Hours passed. I lay on the bed drifting in and out of consciousness listening to a mixture of 80s and 90s power ballads. The lights were dimmed. The TV in our room was out of order - typical! Why do these things always happen to me?
I felt relief - well I felt nothing - except severe nausea. More hours passed, the sun went down and rose up, and I had arrived at a perfect size 10 for the first and probably last time in my life. Meatloaf barked that he would do anything for love - except that. A disgruntled midwife appeared with a slightly rotten looking bumper packet of cocktail sausages asking if I still needed the food I had left in my locker.
Then it was Push o'clock people! And time for another midwife shift change. This time I had two! So even more people were invited in to look at what we could not rightfully call ‘privates’ anymore. I asked my partner to be elsewhere to help me to let myself "go with it". And he obliged.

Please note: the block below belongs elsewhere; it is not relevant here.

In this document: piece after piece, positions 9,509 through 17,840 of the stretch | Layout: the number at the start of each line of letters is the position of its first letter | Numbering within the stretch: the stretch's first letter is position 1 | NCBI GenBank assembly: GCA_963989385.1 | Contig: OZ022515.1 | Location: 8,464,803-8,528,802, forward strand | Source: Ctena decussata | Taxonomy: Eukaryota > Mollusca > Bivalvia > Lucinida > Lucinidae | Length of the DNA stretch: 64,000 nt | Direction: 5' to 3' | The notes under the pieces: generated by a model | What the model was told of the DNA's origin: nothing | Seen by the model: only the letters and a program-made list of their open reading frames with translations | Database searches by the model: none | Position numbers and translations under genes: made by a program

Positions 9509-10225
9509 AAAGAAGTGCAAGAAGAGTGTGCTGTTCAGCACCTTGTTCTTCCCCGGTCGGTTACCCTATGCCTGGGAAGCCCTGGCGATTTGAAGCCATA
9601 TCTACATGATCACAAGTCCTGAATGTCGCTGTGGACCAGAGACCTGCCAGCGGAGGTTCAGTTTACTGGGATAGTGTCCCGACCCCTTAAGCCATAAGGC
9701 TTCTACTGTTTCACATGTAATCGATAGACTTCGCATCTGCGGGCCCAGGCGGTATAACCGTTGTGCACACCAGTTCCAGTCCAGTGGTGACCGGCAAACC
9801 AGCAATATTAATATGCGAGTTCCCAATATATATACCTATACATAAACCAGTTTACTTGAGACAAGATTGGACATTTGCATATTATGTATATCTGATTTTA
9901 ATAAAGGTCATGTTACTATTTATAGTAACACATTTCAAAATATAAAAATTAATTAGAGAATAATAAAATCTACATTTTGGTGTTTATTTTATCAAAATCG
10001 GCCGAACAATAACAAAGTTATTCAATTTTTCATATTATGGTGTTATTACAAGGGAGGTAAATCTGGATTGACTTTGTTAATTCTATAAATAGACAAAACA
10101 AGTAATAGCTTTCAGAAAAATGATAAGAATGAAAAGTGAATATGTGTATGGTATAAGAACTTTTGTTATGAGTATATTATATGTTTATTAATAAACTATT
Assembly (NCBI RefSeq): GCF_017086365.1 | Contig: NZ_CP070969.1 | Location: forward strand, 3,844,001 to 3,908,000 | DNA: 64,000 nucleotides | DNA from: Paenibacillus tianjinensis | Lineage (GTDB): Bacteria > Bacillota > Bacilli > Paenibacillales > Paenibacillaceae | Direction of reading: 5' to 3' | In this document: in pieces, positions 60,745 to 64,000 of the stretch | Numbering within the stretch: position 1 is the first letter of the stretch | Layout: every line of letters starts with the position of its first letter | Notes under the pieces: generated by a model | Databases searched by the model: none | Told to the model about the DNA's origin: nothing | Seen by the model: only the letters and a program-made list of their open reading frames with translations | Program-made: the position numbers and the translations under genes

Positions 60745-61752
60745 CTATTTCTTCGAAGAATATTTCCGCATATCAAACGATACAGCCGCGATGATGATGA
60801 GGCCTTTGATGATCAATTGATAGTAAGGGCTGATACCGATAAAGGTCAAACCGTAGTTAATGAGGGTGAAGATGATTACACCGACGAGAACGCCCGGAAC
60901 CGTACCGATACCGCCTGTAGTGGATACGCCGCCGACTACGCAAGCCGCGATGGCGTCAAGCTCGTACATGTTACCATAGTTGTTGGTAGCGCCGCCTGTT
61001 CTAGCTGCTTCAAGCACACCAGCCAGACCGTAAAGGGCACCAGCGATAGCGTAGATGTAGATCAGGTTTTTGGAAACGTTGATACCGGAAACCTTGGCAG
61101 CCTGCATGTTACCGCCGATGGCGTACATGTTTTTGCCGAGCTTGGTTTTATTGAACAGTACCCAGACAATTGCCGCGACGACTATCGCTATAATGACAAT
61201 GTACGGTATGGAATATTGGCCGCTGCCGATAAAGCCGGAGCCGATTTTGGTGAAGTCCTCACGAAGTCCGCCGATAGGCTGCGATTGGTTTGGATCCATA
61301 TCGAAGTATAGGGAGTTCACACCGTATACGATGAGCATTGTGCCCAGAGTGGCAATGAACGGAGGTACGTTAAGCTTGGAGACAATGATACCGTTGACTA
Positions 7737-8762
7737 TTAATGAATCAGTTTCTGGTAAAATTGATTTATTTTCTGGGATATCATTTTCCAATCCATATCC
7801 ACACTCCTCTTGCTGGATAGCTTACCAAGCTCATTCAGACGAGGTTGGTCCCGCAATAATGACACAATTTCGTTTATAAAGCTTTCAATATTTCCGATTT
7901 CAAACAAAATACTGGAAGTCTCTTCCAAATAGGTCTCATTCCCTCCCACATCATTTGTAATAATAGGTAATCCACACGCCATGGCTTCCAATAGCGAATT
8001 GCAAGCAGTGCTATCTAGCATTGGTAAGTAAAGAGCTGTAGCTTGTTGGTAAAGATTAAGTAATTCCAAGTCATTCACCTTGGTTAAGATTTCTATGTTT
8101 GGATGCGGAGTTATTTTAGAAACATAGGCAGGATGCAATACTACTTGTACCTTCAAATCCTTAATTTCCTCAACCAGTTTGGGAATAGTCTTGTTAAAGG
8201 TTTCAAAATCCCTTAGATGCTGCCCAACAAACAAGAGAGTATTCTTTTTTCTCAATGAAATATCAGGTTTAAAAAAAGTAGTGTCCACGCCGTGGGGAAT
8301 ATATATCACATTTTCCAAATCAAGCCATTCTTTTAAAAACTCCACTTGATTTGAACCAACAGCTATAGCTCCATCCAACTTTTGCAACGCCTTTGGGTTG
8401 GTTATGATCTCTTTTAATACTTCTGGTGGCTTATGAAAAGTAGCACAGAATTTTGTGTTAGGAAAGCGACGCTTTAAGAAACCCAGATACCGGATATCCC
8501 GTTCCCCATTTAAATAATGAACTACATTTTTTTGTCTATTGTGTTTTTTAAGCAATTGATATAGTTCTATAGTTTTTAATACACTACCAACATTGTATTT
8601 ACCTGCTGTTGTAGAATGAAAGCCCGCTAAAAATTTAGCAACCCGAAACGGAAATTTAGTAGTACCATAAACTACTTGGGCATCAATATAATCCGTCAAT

An hour later my epidural was wearing off. I was advised - and I knew, it was better not to get a top up as it would help with the pushing - and we thought we were really getting somewhere. I pushed for two long hours in total (breathing in between) - before the pain reached a point where I was no longer myself and my poor dishevelled exhausted partner and new midwives looked on with worry as a woman, who up to this point had stayed quite jokey - transformed into an earsplitting earthshaking blasting beast from the Nether Realm pleading to be put out of her misery. If you were in the waiting room that morning I sincerely apologise.